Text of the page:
An impeccable inquiry into the proposition that supernatural events can happen in this world. C. S. Lewis uses his remarkable logic to build a solid argument for the existence of divine intervention.
At the time I was an atheist or, more accurately, an agnostic. But I'd spent quite a bit of time in class that year reading and discussing significant portions of the Old and New Testaments, as well as tran ...more
You see, I earlier read and liked his two later works, A Grief Observed (1961) and Mere Christianity (1957) before reading this earlier book that was first published in 1947. So, I invited some members of our book club to read this with m ...more
This is a philosophy book. It is the most intellectually challenging CS Lewis book I've read and it is totally worth it. This book uses logic and clear language to present a case for Divinity in general and the existence of the Supernatural. It then describes how miracles are ...more
It’s kind of like on ...more
I always feel sad while reading Lewis that he is dead and not sitting across from me at the Bird and the Baby.
I am a Latter-day Saint, and I believe in miracles. But I have always been under the impression that God would use natural laws to govern those miracles, and they are miraculous because we do not understa ...more
Oftentimes, I forgot that he was specifically addressing the plausibility of miracles, so I cannot say for certain how well he defends their possibility in this book; I was more caught up in the gems of insight that ...more
The problem is that he starting waxing lyrical. It became less about the truth and more about what sounded beautiful. Personally, I don't enjoy the concept of a suffering God, but it clearly mesmerised him. His ...more
“It is a profound mistake to imagine that Christianity ever intended to dissipate the bewilderment and even the terror, the sense of our own nothingness, which come upon us when we think about the nature of things. It comes to intensify them. Without such sensations there is no religion. Many a man, brought up in the glib profession of som ...more
In a fashion that those who have read his other Apologetics works wil ...more
He does this in a psuedo-logical way, by introducing propositional statements and declaring them valid, and th ...more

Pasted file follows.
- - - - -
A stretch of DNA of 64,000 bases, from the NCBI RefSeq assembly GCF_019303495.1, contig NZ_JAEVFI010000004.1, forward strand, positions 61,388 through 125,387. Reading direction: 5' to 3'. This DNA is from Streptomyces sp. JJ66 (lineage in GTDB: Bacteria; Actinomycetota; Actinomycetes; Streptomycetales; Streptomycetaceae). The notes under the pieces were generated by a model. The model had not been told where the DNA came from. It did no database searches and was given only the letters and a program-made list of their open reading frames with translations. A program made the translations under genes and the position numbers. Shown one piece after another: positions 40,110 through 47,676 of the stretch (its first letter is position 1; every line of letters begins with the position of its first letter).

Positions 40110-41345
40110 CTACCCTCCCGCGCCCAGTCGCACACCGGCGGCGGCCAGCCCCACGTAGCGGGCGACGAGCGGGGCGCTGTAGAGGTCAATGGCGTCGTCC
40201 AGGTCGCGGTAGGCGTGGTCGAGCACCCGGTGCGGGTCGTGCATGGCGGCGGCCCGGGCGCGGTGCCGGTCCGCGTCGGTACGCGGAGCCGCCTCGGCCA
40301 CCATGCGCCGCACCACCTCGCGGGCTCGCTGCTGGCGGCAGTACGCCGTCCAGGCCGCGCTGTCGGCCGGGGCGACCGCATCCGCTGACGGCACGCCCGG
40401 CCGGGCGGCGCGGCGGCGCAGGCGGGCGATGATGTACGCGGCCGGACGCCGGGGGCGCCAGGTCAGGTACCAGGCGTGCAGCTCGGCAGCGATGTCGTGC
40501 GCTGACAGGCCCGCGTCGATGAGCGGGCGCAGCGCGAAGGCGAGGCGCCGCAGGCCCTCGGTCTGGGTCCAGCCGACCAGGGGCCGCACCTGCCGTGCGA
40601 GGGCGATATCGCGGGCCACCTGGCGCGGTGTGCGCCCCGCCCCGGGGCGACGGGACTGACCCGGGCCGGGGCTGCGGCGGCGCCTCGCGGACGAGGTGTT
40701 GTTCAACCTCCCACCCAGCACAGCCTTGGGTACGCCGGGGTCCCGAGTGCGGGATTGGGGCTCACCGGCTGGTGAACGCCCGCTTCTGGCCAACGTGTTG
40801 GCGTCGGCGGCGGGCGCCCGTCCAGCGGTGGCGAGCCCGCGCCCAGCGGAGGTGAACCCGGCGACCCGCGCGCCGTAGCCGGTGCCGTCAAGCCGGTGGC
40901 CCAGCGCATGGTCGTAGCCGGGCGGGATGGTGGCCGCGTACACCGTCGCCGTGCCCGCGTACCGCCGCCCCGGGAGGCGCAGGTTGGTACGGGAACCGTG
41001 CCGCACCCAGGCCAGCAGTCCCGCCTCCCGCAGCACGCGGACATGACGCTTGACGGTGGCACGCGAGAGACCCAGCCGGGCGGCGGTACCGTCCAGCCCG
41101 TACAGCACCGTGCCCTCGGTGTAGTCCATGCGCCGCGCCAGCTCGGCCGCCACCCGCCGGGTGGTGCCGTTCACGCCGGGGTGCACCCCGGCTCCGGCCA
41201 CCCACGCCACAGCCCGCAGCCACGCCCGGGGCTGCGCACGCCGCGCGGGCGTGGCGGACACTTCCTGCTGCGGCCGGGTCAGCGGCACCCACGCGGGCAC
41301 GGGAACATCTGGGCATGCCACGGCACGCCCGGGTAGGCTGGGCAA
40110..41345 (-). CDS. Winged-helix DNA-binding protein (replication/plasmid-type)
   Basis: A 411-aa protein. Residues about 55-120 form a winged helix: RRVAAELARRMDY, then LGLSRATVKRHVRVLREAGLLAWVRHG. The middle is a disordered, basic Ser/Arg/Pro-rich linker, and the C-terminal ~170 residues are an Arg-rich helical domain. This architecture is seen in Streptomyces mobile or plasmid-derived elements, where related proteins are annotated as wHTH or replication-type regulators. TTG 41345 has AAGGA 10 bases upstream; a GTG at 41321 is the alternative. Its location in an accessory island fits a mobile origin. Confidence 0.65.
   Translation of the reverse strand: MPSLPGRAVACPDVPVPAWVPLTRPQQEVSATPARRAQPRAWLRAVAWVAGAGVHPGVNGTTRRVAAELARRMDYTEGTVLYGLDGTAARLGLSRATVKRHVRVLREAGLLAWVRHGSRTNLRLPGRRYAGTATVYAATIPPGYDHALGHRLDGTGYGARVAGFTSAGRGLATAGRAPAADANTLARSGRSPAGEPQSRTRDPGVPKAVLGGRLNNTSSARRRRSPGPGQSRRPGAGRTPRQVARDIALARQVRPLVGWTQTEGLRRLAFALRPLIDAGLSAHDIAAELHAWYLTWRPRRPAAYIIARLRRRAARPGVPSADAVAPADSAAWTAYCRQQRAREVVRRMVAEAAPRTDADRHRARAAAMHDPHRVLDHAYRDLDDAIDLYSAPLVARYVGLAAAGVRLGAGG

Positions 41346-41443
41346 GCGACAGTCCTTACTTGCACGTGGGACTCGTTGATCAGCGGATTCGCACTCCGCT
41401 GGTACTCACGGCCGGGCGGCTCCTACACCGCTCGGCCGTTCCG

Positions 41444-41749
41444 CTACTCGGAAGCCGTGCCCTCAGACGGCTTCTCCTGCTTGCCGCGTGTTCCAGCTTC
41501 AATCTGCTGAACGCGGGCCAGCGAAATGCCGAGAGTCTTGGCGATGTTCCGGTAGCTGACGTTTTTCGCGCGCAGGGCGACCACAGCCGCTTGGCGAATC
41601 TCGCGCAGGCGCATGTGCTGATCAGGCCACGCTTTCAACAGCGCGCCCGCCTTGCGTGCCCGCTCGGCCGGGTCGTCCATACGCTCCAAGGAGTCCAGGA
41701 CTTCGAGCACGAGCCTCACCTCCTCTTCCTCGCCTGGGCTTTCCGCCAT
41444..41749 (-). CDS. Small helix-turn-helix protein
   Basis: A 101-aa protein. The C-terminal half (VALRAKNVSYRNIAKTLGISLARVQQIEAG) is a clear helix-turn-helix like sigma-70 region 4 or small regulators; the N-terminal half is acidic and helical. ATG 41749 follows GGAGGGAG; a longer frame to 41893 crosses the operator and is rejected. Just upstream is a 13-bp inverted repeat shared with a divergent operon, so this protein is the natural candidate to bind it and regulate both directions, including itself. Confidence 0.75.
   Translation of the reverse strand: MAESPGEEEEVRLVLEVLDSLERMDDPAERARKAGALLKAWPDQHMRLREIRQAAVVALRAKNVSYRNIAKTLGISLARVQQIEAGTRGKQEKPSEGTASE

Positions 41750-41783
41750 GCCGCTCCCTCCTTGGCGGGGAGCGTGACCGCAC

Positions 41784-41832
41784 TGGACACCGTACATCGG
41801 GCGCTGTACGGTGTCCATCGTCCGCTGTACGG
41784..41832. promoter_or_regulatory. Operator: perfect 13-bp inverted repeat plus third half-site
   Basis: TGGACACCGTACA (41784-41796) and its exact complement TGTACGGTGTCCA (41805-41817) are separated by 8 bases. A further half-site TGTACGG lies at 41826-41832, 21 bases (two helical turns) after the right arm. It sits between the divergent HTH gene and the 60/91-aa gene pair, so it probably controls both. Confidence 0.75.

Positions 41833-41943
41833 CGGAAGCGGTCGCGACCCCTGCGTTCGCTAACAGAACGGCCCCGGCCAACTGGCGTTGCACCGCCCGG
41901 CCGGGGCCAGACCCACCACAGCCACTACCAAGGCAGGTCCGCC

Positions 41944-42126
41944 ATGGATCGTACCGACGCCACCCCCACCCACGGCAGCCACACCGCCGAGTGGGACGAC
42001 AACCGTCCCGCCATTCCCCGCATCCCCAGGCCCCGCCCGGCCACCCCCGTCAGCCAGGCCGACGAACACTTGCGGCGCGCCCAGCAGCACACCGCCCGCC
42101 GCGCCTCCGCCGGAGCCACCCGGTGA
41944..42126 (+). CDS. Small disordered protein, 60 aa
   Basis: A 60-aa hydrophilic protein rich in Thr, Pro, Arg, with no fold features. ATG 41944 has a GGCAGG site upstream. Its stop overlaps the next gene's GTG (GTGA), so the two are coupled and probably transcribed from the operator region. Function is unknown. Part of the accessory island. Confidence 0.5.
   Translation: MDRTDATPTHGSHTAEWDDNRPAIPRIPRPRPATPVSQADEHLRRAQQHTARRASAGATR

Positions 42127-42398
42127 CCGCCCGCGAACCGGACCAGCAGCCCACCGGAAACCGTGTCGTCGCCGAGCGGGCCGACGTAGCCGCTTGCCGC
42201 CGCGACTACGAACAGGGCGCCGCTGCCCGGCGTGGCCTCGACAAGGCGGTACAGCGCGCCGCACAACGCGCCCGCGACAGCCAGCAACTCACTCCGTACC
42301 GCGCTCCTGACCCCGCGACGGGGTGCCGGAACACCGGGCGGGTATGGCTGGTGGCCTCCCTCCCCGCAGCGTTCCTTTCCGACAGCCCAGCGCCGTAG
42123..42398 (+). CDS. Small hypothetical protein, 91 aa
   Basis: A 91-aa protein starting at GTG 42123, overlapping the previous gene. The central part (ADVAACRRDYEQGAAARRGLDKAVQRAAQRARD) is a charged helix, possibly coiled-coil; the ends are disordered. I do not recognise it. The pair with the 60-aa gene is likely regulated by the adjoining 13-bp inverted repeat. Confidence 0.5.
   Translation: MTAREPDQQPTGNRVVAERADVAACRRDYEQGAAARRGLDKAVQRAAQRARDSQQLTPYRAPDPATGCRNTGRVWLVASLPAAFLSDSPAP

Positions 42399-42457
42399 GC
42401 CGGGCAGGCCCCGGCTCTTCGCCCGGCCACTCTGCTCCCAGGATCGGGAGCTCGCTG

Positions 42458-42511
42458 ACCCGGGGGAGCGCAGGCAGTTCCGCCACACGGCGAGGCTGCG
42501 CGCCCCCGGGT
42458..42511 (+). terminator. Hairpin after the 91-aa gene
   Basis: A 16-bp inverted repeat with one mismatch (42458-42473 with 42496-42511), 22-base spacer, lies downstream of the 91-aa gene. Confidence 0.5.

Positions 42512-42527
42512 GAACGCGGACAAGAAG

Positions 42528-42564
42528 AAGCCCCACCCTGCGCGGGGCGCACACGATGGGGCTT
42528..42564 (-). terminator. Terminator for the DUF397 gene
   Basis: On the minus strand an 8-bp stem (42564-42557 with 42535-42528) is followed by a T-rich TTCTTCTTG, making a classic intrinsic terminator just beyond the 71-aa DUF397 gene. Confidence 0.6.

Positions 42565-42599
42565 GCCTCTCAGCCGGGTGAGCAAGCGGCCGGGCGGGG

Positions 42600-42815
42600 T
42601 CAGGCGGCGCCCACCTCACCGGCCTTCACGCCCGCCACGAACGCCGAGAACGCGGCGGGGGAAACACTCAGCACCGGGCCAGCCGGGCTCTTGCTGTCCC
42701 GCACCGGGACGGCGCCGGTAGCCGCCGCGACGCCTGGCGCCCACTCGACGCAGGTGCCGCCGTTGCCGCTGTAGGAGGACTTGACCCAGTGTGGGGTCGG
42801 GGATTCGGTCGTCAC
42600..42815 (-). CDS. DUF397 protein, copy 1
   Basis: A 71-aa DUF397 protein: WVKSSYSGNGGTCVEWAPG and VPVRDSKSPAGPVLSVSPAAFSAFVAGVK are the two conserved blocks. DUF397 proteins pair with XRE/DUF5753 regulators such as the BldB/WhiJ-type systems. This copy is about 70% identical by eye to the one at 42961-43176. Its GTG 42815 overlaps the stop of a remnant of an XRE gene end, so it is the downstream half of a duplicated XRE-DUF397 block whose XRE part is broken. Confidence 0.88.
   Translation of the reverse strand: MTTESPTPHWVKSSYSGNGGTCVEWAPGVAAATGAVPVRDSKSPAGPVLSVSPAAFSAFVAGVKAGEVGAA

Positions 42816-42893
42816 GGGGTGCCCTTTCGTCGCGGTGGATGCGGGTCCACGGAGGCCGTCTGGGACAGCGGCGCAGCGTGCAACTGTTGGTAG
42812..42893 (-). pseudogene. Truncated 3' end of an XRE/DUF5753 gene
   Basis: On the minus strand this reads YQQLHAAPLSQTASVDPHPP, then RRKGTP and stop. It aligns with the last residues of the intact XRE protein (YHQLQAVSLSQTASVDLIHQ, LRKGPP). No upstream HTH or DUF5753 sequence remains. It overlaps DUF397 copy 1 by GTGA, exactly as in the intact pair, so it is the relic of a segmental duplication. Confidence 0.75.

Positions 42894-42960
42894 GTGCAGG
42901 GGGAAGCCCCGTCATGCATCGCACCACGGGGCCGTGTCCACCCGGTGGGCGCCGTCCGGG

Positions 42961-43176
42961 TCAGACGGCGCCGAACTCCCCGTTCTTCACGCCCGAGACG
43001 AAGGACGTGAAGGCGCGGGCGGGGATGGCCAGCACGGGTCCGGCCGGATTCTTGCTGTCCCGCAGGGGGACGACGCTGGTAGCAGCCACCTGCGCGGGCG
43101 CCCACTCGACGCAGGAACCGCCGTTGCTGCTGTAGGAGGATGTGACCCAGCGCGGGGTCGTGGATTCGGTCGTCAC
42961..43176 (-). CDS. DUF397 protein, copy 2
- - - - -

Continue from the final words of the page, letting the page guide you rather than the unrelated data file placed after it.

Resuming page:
Brilliant. Beyond me. Some of his arguments felt over my head, yet it didn't take long for me to pick up his train of thought. Perhaps the greatest part of Lewis's genius is his ability to make the complex understandable. Miracles looks broadly at worldviews and is as much an argument for Christianity as for the existence of miracles. In fact, that is probably inescapable, as so much of Christianity depends on the miraculous.
A very profound book that is fun b ...more
Unlike Mere Christianity, the arguments in Miracles don’t build ...more
"If we are content to go back and become humble, plain men obeying a tradition, well. If we are ready to climb and struggle on till we become sages ourselves, better still. But the man who will neither obey wisdom in others nor adventure for her/himself is fatal. A society where the simple man ...more
|http://www.supplementsoffer.com/miracle-bust||1||1||Jul 26, 2017 01:43PM|
|Course In Miracles||1||2||Apr 22, 2017 06:24PM|
|African-American ...: January BB: Miracles||43||27||Feb 17, 2015 09:56AM|
|The Filipino Group: [Buddy Reads] Miracles by C.S. Lewis (with K.D., Louize, Dante and Cary) Start: June 25||88||62||Jul 18, 2012 10:28PM|
CLIVE STAPLES LEWIS (1898–1963) was one of the intellectual giants of the twentieth century and arguably one of the most influential writers of his day. He was a Fellow and Tutor in English Literature at Oxford University until 1954. He was unanimously elected to the Chair of Medieval and Renaissance Literature ...more